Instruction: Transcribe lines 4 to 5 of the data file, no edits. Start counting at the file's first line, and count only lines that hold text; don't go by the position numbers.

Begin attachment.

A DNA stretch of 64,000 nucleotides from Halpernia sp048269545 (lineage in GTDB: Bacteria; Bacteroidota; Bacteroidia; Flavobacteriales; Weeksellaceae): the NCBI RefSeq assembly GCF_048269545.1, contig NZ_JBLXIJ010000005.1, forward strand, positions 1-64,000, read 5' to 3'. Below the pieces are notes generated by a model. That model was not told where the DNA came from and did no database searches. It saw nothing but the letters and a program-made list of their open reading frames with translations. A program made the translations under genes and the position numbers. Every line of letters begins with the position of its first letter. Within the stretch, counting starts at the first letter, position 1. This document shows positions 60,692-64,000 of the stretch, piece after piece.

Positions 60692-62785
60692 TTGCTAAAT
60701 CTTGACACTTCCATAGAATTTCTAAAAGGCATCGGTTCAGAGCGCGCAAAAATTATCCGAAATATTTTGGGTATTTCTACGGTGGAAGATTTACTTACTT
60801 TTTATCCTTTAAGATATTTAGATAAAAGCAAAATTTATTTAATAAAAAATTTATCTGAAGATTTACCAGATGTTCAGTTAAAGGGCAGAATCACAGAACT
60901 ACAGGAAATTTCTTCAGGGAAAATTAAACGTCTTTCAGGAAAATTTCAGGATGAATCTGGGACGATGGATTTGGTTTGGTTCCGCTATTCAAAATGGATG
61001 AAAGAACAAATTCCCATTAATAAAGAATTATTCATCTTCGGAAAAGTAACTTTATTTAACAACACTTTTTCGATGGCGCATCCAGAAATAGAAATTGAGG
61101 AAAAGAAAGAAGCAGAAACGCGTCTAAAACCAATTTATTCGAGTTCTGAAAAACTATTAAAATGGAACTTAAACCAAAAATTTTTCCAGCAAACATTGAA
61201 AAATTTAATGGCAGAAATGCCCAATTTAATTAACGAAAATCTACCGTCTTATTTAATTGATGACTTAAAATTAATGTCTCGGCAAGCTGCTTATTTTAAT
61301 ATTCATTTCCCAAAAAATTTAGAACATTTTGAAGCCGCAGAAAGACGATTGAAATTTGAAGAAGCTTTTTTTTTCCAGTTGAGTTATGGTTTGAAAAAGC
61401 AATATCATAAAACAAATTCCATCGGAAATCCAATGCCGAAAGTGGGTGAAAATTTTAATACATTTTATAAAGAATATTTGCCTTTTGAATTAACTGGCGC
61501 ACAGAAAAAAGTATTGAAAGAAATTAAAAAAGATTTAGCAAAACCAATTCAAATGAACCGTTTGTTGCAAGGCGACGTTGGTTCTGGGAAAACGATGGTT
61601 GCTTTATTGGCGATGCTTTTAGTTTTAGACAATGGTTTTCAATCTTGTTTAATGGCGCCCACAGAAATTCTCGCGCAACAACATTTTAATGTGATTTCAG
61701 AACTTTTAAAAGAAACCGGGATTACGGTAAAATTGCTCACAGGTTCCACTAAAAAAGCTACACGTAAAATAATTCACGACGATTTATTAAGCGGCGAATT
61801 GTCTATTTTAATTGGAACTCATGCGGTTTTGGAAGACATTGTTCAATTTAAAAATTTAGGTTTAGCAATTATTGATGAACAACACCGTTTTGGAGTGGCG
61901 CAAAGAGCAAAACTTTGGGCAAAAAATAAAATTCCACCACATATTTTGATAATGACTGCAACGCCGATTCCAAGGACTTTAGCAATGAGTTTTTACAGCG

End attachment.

60701 CTTGACACTTCCATAGAATTTCTAAAAGGCATCGGTTCAGAGCGCGCAAAAATTATCCGAAATATTTTGGGTATTTCTACGGTGGAAGATTTACTTACTT
60801 TTTATCCTTTAAGATATTTAGATAAAAGCAAAATTTATTTAATAAAAAATTTATCTGAAGATTTACCAGATGTTCAGTTAAAGGGCAGAATCACAGAACT